PhD Thesis Defenses

Synthesis, Electrophoretic Deposition, and Characterization of Nanostructured Thermoelectric Materials


The world’s increasing demand for energy and supplying this energy dominantlyfrom fossil fuels has a major impact on global climate change. Theenergy crisis has gotten more alarming in the recent years which increasedthe motivation for replacing fossil fuels with greener routes for energy harvest.There are various technologies developed for harvesting energy, andthe ability to recover energy from waste heat at a wide range of temperatures (from room temperature to more than 1000 ∘C) distinguished thethermoelectric (TE) materials from the rest. The drawback about the thermoelectricdevices is that they are too inefficient to be cost-effective in manyapplications, and the developments in nanotechnology is providing somesolutions to increase the efficiency of these materials and devices.

The field of thermoelectrics suffer from large discrepancy of theresults in the literature, which is generally attributed to the variations inthe materials qualities, urging a need for the development of synthetictechniques that can lead to large-scale TE materials in reasonable timeframe. In this thesis, three different routes for rapid, scalable, and energyefficient, wet-chemical synthetic techniques for bismuth chalcogenidecompounds are presented. Microwave assisted heating during reactionprovided better control over the particle properties while reducing thereaction time and carbon footprint of the synthetic method, leading tomaterials bismuth chalcogenides with promising TE transport propertiesin a scalable and reproducible manner.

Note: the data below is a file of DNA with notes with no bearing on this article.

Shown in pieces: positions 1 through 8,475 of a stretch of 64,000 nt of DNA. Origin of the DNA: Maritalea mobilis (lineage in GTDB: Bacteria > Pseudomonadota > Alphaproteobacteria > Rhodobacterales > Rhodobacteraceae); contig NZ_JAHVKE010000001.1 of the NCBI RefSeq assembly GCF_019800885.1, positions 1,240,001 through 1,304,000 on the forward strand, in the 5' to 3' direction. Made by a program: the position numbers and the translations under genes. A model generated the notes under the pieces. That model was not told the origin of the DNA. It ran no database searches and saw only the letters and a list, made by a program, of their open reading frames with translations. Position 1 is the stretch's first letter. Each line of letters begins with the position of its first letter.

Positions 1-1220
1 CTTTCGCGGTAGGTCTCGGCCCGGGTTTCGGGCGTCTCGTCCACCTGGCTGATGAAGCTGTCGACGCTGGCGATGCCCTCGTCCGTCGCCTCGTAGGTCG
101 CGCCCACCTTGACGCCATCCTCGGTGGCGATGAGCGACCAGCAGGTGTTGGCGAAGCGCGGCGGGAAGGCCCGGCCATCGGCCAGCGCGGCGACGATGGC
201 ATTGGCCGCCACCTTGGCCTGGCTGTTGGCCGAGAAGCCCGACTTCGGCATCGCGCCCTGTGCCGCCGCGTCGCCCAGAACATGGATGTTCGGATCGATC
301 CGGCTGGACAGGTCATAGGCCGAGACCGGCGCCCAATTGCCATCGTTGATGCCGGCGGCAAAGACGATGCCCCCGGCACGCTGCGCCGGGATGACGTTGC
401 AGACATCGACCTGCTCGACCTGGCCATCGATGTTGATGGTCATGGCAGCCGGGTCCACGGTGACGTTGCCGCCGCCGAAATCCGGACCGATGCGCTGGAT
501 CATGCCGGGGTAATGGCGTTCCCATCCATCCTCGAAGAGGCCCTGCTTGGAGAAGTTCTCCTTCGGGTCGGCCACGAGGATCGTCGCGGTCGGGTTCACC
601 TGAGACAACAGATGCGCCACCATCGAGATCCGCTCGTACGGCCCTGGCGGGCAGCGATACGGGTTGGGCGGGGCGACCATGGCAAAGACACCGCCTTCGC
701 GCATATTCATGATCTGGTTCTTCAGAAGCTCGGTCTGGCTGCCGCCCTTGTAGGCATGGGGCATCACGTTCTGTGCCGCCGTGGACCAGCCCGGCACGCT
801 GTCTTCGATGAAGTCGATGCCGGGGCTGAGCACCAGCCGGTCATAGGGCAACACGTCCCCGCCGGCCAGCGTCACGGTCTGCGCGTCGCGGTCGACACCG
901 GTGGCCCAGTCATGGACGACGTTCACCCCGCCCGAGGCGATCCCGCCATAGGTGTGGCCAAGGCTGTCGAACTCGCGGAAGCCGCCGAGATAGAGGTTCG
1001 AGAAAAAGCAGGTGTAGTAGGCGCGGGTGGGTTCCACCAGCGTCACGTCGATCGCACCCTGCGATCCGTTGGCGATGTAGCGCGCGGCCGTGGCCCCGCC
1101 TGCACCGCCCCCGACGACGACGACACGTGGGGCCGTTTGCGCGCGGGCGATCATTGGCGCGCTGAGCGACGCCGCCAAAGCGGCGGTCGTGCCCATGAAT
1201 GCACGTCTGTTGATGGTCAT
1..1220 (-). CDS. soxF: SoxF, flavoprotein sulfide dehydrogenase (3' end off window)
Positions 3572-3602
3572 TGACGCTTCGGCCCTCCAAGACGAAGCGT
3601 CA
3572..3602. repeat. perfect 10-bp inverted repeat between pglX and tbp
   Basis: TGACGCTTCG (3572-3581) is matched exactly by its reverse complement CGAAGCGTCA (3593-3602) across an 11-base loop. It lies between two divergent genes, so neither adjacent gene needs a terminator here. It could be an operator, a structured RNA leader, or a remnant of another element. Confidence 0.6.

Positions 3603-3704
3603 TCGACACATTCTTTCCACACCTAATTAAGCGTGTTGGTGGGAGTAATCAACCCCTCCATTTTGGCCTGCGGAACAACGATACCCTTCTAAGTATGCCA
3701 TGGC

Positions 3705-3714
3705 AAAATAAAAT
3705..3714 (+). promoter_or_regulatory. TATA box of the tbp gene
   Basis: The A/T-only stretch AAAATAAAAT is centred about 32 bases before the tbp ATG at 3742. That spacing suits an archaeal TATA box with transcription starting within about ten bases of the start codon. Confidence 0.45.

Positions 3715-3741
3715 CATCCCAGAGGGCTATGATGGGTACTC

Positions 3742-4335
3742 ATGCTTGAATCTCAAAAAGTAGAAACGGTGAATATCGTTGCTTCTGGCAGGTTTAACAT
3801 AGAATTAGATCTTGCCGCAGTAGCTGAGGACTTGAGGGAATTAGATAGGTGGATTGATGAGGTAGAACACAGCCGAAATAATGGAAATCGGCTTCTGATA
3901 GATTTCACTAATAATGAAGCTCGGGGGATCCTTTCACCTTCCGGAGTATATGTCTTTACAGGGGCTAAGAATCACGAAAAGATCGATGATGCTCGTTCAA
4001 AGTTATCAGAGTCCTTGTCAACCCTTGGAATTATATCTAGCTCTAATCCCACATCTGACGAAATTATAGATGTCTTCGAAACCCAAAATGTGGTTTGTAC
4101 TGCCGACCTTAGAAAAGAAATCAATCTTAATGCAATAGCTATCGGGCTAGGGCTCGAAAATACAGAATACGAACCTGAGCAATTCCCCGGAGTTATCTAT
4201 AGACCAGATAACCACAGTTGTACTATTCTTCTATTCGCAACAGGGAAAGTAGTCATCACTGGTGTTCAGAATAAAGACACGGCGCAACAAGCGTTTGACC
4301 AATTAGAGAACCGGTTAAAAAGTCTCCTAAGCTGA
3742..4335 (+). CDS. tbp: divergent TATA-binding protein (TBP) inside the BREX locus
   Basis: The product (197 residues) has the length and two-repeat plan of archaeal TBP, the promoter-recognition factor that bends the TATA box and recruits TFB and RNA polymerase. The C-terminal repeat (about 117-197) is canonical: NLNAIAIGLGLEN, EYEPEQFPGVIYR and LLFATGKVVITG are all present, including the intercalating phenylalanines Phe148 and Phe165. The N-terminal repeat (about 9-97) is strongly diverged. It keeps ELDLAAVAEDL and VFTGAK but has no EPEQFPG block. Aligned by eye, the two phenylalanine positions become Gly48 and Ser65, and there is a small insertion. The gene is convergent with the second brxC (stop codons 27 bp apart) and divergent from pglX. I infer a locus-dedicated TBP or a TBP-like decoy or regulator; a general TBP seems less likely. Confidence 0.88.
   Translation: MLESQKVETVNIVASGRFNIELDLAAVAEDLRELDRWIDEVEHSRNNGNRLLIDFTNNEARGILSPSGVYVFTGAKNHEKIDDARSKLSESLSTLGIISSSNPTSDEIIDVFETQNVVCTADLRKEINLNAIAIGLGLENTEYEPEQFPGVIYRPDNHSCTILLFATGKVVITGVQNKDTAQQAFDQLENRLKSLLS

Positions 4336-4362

Hybrid TE materials, and recently emerging solid-liquid TE materialsconcept, requires fabrication of porous TE films, to study the effect of variousinterfaces, including solid and liquid electrolytes. For this purpose, wedeveloped and optimized the electrophoretic deposition (EPD) process toprepare nanostructured porous TE films by preserving the size and morphologyof the as-synthesized bismuth chalcogenide particles. A new glass based substrate is designed and fabricated to study the electronic transportproperties of the electrically active films prepared via EPD. Using this platform,we could clearly demonstrate the significance of the synthetic methodon the surface chemistry and resultant transport properties of the TE materials.The methods and materials developed in this thesis are expected toimpact and expedite further developments in the field of thermoelectrics.